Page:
October 19, 2006
The middle of October is the middle of fall semester, a busy time on campus. Students are sleep-deprived and miserable from taking difficult tests. Faculty, tired of grading papers and planning classes, are caught in the crunch that comes with deadlines for conference proposals, research grants, and spring semester planning. Everyone has a head cold. Meetings are filled with arguments and lethargy. And on top of everything else, the days keeping getting shorter and colder.
Working at home this morning, I looked around at the piles on the floor of my office and decided that what I needed was a walk in my own woods.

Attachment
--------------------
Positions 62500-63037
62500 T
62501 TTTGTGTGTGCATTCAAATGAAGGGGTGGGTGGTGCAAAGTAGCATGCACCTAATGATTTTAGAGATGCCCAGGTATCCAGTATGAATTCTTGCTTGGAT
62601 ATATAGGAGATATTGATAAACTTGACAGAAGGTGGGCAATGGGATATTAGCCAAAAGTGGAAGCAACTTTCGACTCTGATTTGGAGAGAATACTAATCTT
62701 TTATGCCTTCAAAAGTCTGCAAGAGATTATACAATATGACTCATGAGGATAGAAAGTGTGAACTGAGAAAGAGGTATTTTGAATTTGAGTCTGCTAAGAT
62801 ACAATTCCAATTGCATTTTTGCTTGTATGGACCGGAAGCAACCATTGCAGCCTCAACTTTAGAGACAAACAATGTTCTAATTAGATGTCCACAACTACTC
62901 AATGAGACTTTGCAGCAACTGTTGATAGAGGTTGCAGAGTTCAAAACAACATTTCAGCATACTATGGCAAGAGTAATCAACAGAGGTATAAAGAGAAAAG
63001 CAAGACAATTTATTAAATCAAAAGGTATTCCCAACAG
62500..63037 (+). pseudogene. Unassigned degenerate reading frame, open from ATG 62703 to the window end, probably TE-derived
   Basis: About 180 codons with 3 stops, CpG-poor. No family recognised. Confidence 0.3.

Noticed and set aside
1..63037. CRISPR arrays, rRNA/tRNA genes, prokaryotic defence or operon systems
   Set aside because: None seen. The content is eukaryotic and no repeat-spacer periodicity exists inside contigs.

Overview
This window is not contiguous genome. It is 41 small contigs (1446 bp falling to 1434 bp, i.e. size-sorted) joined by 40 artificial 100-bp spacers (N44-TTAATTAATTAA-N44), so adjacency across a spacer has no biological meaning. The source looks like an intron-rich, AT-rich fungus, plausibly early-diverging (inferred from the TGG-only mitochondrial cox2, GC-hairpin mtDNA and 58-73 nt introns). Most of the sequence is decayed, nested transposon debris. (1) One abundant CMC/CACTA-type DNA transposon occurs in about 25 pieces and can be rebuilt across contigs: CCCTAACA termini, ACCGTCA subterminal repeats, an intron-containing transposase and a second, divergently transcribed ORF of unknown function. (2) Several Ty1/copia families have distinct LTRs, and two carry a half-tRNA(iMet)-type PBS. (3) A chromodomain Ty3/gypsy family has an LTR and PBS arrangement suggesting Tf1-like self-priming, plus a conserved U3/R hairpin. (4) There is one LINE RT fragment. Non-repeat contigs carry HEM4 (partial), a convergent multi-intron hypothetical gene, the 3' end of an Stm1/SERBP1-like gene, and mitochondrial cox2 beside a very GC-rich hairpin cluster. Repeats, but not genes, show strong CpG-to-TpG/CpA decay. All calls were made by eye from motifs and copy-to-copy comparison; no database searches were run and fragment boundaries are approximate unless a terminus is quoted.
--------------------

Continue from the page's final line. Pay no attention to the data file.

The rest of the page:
It was a smart decision. As soon as I stepped from our back meadow onto the trail, I could smell the richness of fallen leaves. My woods have no spectacular vistas, but the bright yellow gold leaves mixed with the green of the conifers and the occasional bright orange-red of a maple turn the flat trails into colorful pathways. As I crunched loudly over dead leaves and twigs, a deer bounded out of the brush ahead of me, leaping gracefully away, the white flag of her tail high in the air as she disappeared from sight. I stopped a few times to take photos, but mainly I just wandered aimlessly about, enjoying the cool autumn air, admiring the brilliant green mosses that covered every log and stump. After an hour in the fresh, damp air, I felt ready to tackle the to-do list on my desk.
Posted by jo(e)